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Are you getting value for money with your kitchen

Are you getting value for money with your kitchen

Hiring contractors

Once you�ve identified what kind of help you need, the next step is to find qualified professionals, interview them, check their backgrounds and references and formalize your partnership with a legal contract. Begin by focusing on the trades that constitute the most important and complex aspects of your remodeling project. A skilled custom cabinetmaker, for example, is much harder to find than a journeyman plumber. ln these specialty trades, the very best subcontractors are in high demand, especially if they have unique abilities; you�ll want to hire them and lock them into your schedule as soon as possible. Once your primary subcontractors are in place, it�s generally not as difficult to find plumbers, electricians and laborers to fit your schedule.

Finding Good Contractors

Word-of-mouth is usually the best way to find good subcontractors. Ask neighbors, friends, coworkers and relatives who have finished a remodeling project to recommend good professionals and warn you about those to avoid. Many of the finest tradespeople don�t advertise at all; they rely exclusively on word-of-mouth. Another option is to contact a full-service kitchen design center or a design/build firm; both can provide nearly any contractor you might need, from a general contractor to painting and wallpapering workers. However, this service is generally reserved for paying clients.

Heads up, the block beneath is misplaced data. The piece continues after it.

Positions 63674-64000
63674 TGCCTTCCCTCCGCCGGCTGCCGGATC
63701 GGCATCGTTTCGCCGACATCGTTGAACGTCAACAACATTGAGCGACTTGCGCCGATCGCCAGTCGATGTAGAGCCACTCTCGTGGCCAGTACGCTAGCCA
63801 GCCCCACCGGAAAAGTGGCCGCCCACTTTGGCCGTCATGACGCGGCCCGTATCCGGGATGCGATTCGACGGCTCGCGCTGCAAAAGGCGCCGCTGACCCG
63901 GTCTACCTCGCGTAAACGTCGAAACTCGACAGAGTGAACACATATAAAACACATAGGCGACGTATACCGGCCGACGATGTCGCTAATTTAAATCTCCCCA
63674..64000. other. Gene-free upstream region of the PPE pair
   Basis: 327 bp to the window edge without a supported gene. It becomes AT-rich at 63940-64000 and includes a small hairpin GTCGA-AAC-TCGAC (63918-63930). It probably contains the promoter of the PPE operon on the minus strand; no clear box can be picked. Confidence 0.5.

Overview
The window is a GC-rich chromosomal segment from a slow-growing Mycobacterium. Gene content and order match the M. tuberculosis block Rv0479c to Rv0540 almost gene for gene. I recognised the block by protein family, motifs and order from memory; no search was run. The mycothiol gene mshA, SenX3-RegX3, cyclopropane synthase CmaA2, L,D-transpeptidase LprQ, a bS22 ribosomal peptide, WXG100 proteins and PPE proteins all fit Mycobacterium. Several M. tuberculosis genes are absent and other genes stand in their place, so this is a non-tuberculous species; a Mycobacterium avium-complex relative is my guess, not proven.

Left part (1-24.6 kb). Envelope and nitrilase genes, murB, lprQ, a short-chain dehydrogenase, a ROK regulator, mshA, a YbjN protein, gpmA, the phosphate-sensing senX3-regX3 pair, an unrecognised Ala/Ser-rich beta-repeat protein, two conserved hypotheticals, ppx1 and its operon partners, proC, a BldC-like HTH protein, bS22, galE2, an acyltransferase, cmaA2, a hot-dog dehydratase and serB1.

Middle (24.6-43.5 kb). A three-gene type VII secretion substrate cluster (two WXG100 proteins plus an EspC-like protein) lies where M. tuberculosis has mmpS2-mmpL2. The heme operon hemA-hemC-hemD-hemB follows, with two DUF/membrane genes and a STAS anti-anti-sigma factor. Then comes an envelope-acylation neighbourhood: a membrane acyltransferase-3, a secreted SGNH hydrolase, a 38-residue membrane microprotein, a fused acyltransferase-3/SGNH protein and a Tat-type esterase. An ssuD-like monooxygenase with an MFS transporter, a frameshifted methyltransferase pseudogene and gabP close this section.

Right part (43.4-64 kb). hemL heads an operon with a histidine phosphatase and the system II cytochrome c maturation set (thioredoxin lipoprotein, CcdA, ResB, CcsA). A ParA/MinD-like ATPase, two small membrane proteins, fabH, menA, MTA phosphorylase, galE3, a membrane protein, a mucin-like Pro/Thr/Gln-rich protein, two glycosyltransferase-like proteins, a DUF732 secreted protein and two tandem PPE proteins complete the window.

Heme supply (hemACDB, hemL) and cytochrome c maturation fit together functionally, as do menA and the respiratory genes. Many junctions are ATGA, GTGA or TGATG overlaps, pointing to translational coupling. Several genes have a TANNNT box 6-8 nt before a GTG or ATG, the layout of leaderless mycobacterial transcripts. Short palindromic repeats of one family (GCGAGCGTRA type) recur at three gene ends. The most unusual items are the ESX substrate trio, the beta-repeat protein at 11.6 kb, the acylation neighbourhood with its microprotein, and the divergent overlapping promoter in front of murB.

Many building supply centers are also entering the remodeling business as a way to sell materials; for a price, they will supply you with a list of local contractors. Also, builders� associations and local trade guilds often publish lists of qualified contractors. Finally, you can consult the Yellow Pages. Look under each trade-such as Contractors (General), Building Contractors, Electrical Contractors or Kitchen Remodeling. This can be risky, however, so be sure to scrutinize any kitchen contractor you find in the Yellow Pages-especially those not endorsed by word-of-mouth or a reputable organization. In general, look for a contractor who�s based relatively close to your home. A local contrac- tor with an established business relies heavily on his or her reputation in the community and is therefore likely to take your job seriously Also look for a contractor who has a lot of experience with projects similar to yours in size and complexity. Before you make any calls, you can weed out contractors who aren�t insured, as well as those who aren�t licensed-if that�s required in your area. You can ask to see proof that the contractor meets these requirements at your first interview. Once you find a contractor you trust to do one part of the project, you should ask him to recommend other professionals. For example, a good carpenter will probably know skilled electricians, cabinetmakers, plumbers and flooring contractors.